About me

About me
🌿 I've been gardening ever since a child, when I spent time with my father in his vegetable garden. But my fascination with Echeverias started in the 1980's, when my father gave me a pot with five Echeverias, which turned out to be E. imbricata. At first I wasn't much interested in them and planted them in some obscure corner of the garden and completely forgot about them. How great was my surprise when, a couple of months later, I noticed that they had spread and made a beautiful display - I was hooked!
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Friday, 14 February 2014

Echeverias in summer



We've had a lot of rain and my Echeveria imbricata are hosting their beautiful bell-like little flowers en masse this summer and are offering plenty of babies, ready for picking and transplanting. E. elegans is not frost resistant and I have learnt the hard way, almost losing all my plants as we live in a heavy frost area. So I have transplanted all my stock into pots and various planters, bringing them indoors during winter.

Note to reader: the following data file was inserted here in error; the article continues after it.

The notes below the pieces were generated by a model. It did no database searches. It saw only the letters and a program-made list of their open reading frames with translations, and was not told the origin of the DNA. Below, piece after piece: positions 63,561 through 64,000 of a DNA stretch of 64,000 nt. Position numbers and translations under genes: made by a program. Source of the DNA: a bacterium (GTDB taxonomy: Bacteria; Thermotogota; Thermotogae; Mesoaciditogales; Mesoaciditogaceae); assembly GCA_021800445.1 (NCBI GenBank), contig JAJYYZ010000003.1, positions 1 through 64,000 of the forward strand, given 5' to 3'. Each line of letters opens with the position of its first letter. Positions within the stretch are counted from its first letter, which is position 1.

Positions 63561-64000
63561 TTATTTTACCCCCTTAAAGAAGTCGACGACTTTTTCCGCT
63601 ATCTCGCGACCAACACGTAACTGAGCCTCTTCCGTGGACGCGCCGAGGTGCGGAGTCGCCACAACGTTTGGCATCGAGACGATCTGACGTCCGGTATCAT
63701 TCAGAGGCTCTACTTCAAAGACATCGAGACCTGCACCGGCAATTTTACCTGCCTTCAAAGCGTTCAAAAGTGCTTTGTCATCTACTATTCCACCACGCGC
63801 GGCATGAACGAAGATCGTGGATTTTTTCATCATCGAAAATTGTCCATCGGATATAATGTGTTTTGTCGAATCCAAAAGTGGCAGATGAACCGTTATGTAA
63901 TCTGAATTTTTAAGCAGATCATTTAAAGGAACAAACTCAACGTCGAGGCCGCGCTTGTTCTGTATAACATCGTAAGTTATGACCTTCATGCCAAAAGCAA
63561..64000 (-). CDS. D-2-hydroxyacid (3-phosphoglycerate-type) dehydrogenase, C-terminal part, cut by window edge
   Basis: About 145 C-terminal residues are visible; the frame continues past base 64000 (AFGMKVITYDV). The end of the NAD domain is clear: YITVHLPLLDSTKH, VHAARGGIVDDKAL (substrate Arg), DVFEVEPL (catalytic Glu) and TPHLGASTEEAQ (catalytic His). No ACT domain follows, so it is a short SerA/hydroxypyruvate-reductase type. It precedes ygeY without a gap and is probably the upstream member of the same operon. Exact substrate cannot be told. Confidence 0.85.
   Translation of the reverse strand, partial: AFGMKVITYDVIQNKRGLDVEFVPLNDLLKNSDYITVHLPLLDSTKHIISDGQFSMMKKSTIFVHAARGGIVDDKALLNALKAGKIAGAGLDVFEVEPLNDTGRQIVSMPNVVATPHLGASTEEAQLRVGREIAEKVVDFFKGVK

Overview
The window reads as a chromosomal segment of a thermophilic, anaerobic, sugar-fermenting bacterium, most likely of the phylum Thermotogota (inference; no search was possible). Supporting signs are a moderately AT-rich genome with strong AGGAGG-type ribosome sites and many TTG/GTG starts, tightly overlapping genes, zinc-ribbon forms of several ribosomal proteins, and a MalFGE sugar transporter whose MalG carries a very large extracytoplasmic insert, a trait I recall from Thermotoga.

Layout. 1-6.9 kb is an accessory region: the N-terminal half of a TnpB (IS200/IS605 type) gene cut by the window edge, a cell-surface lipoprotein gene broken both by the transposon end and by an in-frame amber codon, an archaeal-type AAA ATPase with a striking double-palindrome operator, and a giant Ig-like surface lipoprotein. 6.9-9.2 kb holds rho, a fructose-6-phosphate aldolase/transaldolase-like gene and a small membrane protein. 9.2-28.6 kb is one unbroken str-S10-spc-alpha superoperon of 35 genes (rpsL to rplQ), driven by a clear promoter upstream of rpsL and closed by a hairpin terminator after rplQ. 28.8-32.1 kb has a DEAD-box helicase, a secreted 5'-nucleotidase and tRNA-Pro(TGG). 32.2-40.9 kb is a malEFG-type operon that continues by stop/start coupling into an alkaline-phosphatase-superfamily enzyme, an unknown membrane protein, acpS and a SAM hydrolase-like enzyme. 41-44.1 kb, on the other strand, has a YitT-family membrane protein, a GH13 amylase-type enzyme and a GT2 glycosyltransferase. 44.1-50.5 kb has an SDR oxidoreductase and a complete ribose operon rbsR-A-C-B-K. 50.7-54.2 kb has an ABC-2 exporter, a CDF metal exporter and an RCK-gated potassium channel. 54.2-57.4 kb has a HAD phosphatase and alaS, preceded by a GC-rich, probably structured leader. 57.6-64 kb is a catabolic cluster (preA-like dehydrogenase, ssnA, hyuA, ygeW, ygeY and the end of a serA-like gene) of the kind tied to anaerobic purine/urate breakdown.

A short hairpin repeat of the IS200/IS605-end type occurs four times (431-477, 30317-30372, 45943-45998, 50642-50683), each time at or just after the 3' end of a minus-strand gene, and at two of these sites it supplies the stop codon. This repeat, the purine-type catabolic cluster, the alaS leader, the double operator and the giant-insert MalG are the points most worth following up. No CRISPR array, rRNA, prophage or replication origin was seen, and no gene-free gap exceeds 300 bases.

Native to Mexico and also known as the Mexican Snowball, these beautiful rosette-shaped succulents are summer growers. Once established they can tolerate extended dry periods without watering but will grow stronger if they receive adequate water during their growing season. Free draining, porous soil is essential to prevent root rot.

Echeveria are shallow rooted plants and therefore benefit from good levels of organic matter in the soil. Good ventilation is important for minimising pest and disease risks. Generally, the more sun they get the better they will display their colours and shape, but protect them from excessive sun during very hot weather. 













Camera : Canon EOS 550D
Location : My garden, Tarlton, Gauteng, South Africa

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